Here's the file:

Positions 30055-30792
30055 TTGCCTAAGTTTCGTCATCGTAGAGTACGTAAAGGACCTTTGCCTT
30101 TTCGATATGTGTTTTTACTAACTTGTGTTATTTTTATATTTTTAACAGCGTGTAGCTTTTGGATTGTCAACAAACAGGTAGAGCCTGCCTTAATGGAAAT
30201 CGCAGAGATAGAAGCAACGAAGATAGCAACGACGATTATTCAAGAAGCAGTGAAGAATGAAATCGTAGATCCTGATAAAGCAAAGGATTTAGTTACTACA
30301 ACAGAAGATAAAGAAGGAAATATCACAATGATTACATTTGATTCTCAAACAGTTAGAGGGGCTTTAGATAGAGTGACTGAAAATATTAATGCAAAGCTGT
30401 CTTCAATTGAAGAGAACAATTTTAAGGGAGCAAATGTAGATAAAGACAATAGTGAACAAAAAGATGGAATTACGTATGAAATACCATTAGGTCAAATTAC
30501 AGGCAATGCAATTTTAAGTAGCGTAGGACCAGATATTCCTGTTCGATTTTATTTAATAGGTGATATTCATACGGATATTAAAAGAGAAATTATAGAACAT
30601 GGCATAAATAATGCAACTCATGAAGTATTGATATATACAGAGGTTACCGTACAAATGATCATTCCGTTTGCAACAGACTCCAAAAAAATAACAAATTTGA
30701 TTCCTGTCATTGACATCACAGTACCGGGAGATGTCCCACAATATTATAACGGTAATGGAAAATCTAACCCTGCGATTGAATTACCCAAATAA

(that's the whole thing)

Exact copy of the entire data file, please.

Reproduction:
Positions 30055-30792
30055 TTGCCTAAGTTTCGTCATCGTAGAGTACGTAAAGGACCTTTGCCTT
30101 TTCGATATGTGTTTTTACTAACTTGTGTTATTTTTATATTTTTAACAGCGTGTAGCTTTTGGATTGTCAACAAACAGGTAGAGCCTGCCTTAATGGAAAT
30201 CGCAGAGATAGAAGCAACGAAGATAGCAACGACGATTATTCAAGAAGCAGTGAAGAATGAAATCGTAGATCCTGATAAAGCAAAGGATTTAGTTACTACA
30301 ACAGAAGATAAAGAAGGAAATATCACAATGATTACATTTGATTCTCAAACAGTTAGAGGGGCTTTAGATAGAGTGACTGAAAATATTAATGCAAAGCTGT
30401 CTTCAATTGAAGAGAACAATTTTAAGGGAGCAAATGTAGATAAAGACAATAGTGAACAAAAAGATGGAATTACGTATGAAATACCATTAGGTCAAATTAC
30501 AGGCAATGCAATTTTAAGTAGCGTAGGACCAGATATTCCTGTTCGATTTTATTTAATAGGTGATATTCATACGGATATTAAAAGAGAAATTATAGAACAT
30601 GGCATAAATAATGCAACTCATGAAGTATTGATATATACAGAGGTTACCGTACAAATGATCATTCCGTTTGCAACAGACTCCAAAAAAATAACAAATTTGA
30701 TTCCTGTCATTGACATCACAGTACCGGGAGATGTCCCACAATATTATAACGGTAATGGAAAATCTAACCCTGCGATTGAATTACCCAAATAA